For Londoners approaching the mellowness of old age, today may bring back some poignant memories: the lethal great smog of London blanketed the UK capital exactly 65 years ago, bringing death to thousands of people. Now, nearly a lifetime later, air pollution is still sending large numbers of Londoners and other Britons to an early grave.
The great smog lasted from 5 to 9 December 1952. The UK Met Office records: “The smoke-like pollution was so toxic it was even reported to have choked cows to death in the fields. It was so thick it brought road, air and rail transport to a virtual standstill.” On the Isle of Dogs, in London’s Docklands, people could not see their feet for the fog.
To remember the victims of air pollution and to stimulate ideas and action to improve modern air quality a British group, the New Weather Institute, is launching a scheme today in London.
It starts with an act of remembrance in one of central London’s most polluted spots, close to the River Thames, with the laying of a wreath of black flowers, symbolising the pollution that penetrates into people’s lungs.
But the initiative is not just about 1952, nor solely about the United Kingdom. It is a reminder that lethal air quality persists, 65 years on, in many parts of the world, causing an estimated 6.5 million premature deaths annually.
“Lots of things in life we have choices about. Breathing isn’t one of them”
After the wreath-laying, the organisers will establish a video link with Delhi, the city which has possibly the world’s worst air quality, with local people reporting on conditions there. On 3 December a cricket match in the city between India and Sri Lanka was repeatedly halted as players said they were vomiting continuously because of dangerous levels of pollution.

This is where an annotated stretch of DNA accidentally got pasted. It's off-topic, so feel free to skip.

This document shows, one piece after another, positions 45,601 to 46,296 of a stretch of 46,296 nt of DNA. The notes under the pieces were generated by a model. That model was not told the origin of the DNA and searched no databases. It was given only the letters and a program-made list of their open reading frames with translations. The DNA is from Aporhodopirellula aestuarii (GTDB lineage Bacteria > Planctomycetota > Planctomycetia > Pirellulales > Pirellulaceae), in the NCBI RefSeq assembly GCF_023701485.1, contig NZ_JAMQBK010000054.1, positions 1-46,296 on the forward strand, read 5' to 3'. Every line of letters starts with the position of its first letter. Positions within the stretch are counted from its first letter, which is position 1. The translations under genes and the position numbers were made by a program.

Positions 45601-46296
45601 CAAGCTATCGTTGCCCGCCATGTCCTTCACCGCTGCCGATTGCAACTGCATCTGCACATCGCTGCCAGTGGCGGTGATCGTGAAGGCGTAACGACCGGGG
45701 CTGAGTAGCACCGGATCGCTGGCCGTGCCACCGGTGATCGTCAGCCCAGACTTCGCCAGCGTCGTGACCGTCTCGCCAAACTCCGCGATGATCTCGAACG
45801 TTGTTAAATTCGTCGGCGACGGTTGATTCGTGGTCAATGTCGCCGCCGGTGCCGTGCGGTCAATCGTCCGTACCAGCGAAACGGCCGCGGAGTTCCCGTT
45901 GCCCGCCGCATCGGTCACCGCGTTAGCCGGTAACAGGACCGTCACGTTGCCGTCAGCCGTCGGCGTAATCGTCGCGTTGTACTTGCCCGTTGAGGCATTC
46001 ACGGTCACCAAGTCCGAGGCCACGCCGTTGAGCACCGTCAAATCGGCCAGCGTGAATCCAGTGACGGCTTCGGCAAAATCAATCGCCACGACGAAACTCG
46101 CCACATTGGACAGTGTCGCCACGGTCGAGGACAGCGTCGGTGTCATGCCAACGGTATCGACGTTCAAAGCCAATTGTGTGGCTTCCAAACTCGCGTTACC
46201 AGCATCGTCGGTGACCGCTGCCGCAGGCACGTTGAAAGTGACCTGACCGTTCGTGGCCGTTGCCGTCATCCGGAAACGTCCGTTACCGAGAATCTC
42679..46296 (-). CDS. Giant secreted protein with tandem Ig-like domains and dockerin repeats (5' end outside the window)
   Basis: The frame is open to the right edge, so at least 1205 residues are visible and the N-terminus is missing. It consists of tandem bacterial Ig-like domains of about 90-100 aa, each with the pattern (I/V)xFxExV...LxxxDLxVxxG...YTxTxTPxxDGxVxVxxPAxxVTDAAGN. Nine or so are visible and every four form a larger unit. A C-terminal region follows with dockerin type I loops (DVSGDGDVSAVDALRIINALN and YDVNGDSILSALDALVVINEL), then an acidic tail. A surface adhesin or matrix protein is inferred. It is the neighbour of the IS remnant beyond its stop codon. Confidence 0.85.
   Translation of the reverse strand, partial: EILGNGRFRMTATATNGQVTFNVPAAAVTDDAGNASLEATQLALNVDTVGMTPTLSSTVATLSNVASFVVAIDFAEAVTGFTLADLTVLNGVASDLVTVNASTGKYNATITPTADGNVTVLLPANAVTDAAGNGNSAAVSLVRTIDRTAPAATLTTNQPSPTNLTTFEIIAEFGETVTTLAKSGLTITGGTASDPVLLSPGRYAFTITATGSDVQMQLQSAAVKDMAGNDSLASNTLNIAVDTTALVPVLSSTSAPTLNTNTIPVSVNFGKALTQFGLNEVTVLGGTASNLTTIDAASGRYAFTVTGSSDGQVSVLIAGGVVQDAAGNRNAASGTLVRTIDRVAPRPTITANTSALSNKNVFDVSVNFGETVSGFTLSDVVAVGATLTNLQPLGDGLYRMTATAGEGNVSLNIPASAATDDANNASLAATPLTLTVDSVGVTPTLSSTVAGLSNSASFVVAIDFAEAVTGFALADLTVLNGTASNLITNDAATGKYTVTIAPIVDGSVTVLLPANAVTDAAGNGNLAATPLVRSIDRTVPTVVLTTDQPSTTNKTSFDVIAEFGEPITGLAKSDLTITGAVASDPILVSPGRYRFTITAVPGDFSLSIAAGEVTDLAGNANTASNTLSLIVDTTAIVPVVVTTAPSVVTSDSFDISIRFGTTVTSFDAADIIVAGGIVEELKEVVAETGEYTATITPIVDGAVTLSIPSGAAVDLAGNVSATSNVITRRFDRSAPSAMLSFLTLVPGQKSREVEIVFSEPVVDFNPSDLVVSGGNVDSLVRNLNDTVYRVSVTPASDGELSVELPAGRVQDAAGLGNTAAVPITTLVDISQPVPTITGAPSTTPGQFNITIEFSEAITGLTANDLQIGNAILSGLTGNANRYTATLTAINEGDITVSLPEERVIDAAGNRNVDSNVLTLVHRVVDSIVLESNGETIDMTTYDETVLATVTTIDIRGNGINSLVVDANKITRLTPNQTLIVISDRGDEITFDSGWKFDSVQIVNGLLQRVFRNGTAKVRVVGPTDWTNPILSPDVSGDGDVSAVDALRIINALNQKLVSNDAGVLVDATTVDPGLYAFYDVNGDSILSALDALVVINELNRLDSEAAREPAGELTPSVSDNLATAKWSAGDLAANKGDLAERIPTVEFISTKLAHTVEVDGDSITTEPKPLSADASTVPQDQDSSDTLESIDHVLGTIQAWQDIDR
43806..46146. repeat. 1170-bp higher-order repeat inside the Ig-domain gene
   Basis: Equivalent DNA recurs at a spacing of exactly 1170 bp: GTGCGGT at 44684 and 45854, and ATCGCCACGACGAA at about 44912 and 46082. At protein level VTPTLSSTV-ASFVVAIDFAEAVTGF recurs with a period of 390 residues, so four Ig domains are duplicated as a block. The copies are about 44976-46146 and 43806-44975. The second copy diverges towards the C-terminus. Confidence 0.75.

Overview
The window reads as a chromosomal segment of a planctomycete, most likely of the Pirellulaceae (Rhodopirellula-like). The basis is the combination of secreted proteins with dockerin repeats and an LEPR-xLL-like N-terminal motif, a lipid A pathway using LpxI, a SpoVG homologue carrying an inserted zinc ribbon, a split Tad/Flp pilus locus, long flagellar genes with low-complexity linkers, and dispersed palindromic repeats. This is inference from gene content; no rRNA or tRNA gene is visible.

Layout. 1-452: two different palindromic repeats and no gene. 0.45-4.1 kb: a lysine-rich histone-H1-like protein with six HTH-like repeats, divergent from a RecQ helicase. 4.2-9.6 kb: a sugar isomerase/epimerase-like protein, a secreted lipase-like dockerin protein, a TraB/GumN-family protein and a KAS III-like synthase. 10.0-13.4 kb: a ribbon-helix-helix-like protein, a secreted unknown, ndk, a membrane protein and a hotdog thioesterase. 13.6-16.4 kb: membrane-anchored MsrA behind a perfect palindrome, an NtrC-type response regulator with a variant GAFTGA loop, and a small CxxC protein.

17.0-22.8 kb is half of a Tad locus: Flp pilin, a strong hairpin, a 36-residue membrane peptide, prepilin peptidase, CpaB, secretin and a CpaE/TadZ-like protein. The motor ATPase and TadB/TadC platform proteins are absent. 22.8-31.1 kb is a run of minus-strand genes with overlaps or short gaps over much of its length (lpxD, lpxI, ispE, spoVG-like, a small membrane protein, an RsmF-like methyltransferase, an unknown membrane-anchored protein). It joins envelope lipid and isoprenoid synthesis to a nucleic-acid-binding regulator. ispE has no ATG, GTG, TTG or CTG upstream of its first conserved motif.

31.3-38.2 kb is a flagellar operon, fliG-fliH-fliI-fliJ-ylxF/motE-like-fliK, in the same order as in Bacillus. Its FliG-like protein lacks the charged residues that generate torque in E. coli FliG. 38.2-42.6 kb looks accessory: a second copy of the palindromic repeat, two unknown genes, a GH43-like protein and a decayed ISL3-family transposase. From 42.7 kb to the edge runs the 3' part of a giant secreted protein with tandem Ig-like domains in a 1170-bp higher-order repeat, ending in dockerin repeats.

The event also sees the launch of a website, Clear the air – a tale of two cities, which tells the stories and hopes of people living parallel lives in London and Delhi for whom air pollution is inescapable. It includes people who work on the street in both cities, those who drive taxis, are runners, work professionally to tackle air pollution, and those who live with its health consequences.
Over 4,000 people are thought to have died in London’s 1952 smog. By today 8,700 people in London will have died prematurely in 2017 because of major air pollutants, with more than one person an hour dying before their time. Globally, premature deaths linked to air pollution are estimated to be more than 12 per minute, or about one every five seconds.
People are also being invited to share their experiences of air pollution on social media with the hashtag #SmogDay – because, for some, the New Weather Institute says, pollution in cities is a problem that never goes away.
Ending the air pollution that causes early death and makes the lives of millions much more difficult will also tackle the emissions that lead to climate change, the Institute stresses.
This is a time of year when swathes of the most populated parts of the planet suffer choking pollution. But despite the clouds of smog, it says, too often this is an invisible problem. And even when it is in clear sight, finding reasons not to act is often easy.
Another Asian capital with an unenviable record for its pollution levels is Beijing, although it does not reach Delhi’s saturation. For Beijing, separating cause and effect in the relationship between climate change and air quality is not straightforward.
At the UN HQ in New York, 193 countries are involved in negotiating a series of resolutions on pollution, and cities everywhere are being encouraged to be part of UN Environment’s BreatheLife campaign to improve urban air quality.
The great smog of 1952 led to UK legislation on clean air. But campaigners insist that that now needs updating, with a right to clean air enshrined in law.
“Lots of things in life we have choices about. Breathing isn’t one of them,” says the New Weather Institute. “We hope Smog Day becomes an annual day which helps keep the issue visible for the whole year.”